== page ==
View from New England: Seahawks coach Pete Carroll was again making some interesting decisions late in a game against the Patriots, but this time it worked out for him.
FOXBOROUGH, Mass. – The group Go West had a wistful song called “King of Wishful Thinking.” Seahawks coach Pete Carroll is the King of Overthinking against the New England Patriots. He proved that again Sunday night with his brain stuck buffering in crunch time while he tried to match wits with Bill Belichick. Pumped and Jacked Pete made all the wrong moves once again against the Patriots.
It didn’t matter this time.
Carroll has instilled his team with so much resolve, resilience, and relentlessness that it overcame his questionable late-game strategy to hand the Patriots a 31-24 loss at Gillette Stadium. The sequel to Super Bowl XLIX lived up to the hype. The NFL wishes its prime-time product always came replete with this much cachet, quality football and entertainment value.
Seattle won a seesaw affair that saw five lead changes in the second half, as the Seahawks handed the Patriots their first loss since Tom Brady returned from his suspension and a sobering reminder their defense is vulnerable.
The upshot is that both of these teams are Super Bowl-caliber, but only one of these coaches has a doctoral degree in in-game strategy. Maligned for his disastrous decision to throw the ball from the 1-yard line in Super Bowl XLIX, Carroll made some head-scratching decisions Sunday night.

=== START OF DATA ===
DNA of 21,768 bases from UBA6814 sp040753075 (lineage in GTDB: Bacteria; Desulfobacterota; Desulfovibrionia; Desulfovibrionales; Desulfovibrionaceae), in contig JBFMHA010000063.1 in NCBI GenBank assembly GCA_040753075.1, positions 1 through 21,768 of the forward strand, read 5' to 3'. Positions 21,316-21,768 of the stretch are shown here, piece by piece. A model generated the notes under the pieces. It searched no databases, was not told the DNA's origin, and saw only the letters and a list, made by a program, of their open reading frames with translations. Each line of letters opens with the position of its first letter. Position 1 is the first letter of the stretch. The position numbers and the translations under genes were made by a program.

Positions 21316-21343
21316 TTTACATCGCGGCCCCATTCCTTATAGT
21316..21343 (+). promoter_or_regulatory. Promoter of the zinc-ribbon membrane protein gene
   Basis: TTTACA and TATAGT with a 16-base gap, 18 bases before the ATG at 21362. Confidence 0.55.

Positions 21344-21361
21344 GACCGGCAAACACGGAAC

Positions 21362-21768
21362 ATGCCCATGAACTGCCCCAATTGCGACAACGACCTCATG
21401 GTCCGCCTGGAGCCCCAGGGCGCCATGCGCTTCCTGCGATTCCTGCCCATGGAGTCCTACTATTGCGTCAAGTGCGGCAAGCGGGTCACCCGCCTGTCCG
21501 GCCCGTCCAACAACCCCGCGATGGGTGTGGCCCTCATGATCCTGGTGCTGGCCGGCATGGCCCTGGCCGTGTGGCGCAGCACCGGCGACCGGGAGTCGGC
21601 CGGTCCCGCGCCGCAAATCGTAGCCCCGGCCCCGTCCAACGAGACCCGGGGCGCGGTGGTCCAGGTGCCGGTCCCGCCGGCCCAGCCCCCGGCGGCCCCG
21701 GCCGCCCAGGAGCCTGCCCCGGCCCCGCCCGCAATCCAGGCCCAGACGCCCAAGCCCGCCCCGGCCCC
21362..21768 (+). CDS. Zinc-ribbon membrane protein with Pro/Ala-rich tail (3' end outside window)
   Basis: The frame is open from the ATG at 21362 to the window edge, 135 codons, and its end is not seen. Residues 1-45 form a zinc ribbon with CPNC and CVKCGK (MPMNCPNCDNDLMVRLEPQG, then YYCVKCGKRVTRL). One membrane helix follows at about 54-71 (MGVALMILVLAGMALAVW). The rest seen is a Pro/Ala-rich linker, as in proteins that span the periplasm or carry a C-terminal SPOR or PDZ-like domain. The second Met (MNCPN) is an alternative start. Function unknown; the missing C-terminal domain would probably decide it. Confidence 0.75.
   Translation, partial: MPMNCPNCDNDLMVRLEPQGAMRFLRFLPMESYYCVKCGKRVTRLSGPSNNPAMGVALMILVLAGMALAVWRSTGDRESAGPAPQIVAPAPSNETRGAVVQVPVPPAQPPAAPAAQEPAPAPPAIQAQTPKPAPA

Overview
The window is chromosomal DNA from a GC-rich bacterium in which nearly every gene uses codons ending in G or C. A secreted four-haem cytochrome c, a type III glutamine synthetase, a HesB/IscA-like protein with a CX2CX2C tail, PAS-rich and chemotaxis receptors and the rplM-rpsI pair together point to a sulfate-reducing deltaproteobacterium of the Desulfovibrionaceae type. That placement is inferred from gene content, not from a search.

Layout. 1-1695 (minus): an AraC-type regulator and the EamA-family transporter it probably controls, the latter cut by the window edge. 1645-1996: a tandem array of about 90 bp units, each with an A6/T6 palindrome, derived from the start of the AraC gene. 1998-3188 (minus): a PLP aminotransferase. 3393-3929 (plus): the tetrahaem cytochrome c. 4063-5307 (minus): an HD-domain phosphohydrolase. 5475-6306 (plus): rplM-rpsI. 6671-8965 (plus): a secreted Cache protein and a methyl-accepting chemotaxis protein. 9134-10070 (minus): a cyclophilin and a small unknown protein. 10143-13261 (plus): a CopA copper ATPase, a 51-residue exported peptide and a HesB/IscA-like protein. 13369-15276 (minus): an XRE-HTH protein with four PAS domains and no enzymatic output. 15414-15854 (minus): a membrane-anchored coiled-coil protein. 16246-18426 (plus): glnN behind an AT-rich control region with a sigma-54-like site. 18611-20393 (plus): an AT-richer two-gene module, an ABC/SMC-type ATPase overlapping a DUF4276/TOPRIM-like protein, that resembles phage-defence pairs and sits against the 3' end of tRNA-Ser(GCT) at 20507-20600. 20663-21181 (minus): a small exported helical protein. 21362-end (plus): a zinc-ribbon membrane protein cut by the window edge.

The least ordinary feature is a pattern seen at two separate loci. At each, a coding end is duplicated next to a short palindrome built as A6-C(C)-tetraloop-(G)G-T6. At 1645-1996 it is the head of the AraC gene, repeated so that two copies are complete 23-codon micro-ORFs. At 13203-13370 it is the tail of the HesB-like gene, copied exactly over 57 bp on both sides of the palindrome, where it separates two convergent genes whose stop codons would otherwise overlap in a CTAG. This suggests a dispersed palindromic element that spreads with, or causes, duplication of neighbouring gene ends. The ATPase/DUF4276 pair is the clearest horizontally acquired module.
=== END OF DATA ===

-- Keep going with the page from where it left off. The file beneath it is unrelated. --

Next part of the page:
After Russell Wilson threw his third touchdown pass of the game — a steely-eyed 15-yarder on third down to Doug Baldwin — to put the Seahawks up, 31-24, with 4:24 to go, Carroll foolishly elected to go for a two-point conversion instead of kicking the extra point to go up eight.
Seattle had the extra point blocked on its first TD.
Belichick was caught by the NBC cameras asking the same question as the rest of us, “Why is he going for two?”
“Yeah, we wanted to see if we could put it out of reach and make it a two-score deal,” said Carroll. Of course, the conversion failed, which meant the Patriots only had to march down the field and score a touchdown and kick the extra point to tie, instead of having to cross the goal line against Carroll’s vaunted defense twice — once for the TD and again for a two-point conversion.
It all worked out in Carroll’s favor when on fourth-and-goal from the 1, the Patriots elected to throw a fade to Rob Gronkowski. After Gronk and Seattle’s Kam Chancellor tussled for position like it was an offensive rebound, the ball harmlessly hit the turf and Carroll was off the hook.
Second-guessing is easy from the comfort of your couch or the press box. Sometimes a coach just can’t catch a break.
That was the case for Old Pete after the Patriots took a 24-22 lead on a Stephen Gostkowski field goal with 13 minutes left.
Wilson, who shredded the Patriots pass defense like an old pay stub to the tune of 25 of 37 for 348 yards and three scores, hit C.J. Prosise with a rainbow to the Patriots’ 2-yard line. Carroll had been excoriated for not running the ball in the Super Bowl.
Carroll was no doubt experiencing Super Bowl XLIX post-traumatic stress disorder.
Mindful of how he was criticized for throwing the ball on second-and-goal from the 1 in the Super Bowl, he handed it off twice. Poor Pete made the wrong call again.
The only problem is that he doesn’t have Marshawn Lynch, and had a quarterback that was lighting up the Patriots.
Lightweight tailback Prosise was stoned twice, getting stopped just short on his second carry. Carroll challenged Prosise’s second-down carry to no avail. They had to settle for a field goal and a one-point lead.
But you have to give Carroll credit. He had his team ready to play. The Seahawks didn’t wilt like the Patriots’ usual Foxborough foils.